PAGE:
Locomotives pull (or sometimes even push) a train along the track. Steam locomotives move as pressurized steam created by heating water with a coal, wood or oil fire is fed to cylinders with pistons in them, causing the pistons to move back and forth. The pistons are connected via cranks to the drive wheels which propels the locomotive.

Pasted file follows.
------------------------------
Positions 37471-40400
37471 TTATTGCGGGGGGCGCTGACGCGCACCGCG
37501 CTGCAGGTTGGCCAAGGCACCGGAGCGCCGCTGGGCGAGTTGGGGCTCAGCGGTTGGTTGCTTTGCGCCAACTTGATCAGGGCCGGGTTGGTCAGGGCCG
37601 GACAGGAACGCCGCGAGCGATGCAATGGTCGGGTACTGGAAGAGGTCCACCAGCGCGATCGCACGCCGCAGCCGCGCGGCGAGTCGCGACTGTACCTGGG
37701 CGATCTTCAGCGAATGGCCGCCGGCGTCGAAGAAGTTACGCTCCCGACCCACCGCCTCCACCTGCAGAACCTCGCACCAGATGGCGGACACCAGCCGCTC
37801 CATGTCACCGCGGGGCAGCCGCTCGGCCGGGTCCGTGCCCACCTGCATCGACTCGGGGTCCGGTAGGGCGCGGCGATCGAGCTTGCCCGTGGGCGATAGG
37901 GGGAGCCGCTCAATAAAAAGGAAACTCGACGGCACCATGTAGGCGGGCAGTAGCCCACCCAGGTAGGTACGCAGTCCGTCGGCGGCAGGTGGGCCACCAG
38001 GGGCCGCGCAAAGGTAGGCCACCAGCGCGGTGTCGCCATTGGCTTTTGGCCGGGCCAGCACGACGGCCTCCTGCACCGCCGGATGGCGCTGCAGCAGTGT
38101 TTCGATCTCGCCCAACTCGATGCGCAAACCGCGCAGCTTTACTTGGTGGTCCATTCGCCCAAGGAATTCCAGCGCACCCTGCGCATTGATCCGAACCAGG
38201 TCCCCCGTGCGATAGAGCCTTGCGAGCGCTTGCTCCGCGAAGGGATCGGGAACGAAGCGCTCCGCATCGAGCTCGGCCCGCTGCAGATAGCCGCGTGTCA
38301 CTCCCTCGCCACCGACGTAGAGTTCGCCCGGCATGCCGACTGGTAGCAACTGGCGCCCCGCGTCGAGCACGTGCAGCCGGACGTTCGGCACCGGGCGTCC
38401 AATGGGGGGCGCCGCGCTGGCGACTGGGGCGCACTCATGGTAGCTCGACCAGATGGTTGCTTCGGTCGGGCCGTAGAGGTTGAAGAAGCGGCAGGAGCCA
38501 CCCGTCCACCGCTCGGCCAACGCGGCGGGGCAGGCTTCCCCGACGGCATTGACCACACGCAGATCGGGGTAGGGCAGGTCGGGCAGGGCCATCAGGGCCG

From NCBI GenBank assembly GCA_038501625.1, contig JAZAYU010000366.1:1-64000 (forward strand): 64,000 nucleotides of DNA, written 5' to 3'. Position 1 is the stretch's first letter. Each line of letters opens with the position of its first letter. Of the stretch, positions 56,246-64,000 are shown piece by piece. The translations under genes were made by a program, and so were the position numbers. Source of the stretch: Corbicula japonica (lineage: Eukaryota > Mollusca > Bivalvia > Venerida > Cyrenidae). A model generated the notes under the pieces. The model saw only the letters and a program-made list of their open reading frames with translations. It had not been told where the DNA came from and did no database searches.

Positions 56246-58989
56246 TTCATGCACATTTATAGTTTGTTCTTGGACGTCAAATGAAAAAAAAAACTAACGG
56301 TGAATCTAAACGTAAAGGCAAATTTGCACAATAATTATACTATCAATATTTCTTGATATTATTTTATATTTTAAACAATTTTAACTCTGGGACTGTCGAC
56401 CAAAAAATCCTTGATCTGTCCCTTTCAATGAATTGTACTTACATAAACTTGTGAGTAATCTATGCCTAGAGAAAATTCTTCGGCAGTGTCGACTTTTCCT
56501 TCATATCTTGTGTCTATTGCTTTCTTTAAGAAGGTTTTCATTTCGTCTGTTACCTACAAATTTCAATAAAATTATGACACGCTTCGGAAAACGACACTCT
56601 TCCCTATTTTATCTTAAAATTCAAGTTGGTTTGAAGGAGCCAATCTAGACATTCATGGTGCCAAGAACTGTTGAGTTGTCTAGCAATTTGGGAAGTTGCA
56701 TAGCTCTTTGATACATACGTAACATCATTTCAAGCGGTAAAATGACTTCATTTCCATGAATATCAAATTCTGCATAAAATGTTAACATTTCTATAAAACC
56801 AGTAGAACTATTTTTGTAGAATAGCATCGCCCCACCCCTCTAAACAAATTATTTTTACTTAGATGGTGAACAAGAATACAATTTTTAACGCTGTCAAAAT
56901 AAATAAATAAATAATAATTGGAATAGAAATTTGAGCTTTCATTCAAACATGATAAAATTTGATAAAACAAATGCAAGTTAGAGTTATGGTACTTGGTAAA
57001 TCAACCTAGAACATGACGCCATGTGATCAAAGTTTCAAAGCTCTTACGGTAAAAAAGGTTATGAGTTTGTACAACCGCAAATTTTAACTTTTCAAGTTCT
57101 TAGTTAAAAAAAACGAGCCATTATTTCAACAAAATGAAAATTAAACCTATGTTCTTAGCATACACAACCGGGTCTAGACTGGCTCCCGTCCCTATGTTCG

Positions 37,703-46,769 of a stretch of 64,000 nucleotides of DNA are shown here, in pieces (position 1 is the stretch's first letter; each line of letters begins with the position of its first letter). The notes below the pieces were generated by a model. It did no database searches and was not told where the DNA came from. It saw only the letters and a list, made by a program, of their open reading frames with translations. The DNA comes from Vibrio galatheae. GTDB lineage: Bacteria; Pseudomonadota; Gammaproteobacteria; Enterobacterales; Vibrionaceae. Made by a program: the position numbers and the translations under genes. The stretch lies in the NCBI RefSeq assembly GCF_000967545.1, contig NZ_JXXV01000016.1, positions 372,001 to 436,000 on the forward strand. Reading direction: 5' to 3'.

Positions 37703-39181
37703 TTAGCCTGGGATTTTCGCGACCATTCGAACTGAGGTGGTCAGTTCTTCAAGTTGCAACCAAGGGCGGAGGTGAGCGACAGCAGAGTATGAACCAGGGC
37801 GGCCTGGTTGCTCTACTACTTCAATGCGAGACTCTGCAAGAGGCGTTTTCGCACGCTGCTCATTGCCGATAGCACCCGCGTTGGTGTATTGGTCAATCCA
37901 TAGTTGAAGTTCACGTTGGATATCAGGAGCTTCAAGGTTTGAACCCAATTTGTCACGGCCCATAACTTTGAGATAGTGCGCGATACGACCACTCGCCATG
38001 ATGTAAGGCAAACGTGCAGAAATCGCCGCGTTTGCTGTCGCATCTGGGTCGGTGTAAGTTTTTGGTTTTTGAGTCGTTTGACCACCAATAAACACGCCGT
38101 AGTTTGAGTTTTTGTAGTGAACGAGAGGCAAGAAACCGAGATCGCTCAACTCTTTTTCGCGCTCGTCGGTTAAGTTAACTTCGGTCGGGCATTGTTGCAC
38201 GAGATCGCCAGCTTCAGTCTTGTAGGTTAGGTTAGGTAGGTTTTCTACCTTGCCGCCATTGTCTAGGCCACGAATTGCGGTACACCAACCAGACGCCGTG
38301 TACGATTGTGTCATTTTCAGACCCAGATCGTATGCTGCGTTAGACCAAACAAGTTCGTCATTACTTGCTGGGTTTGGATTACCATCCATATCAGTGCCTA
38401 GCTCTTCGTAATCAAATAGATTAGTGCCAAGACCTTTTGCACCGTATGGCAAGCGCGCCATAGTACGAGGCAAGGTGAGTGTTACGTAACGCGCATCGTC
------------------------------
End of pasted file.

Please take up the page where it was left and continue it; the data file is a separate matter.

Diesel locomotives work by burning liquid fuel oil in an internal-combustion engine. The engine’s crank shaft turns an electric generator, which sends electricity to traction motors on the trucks of the locomotive. A gear on the traction motor shaft engages a gear on the axle and moves the locomotive wheels. In the following descriptions, (N) indicates narrow gauge and (S) indicates standard gauge.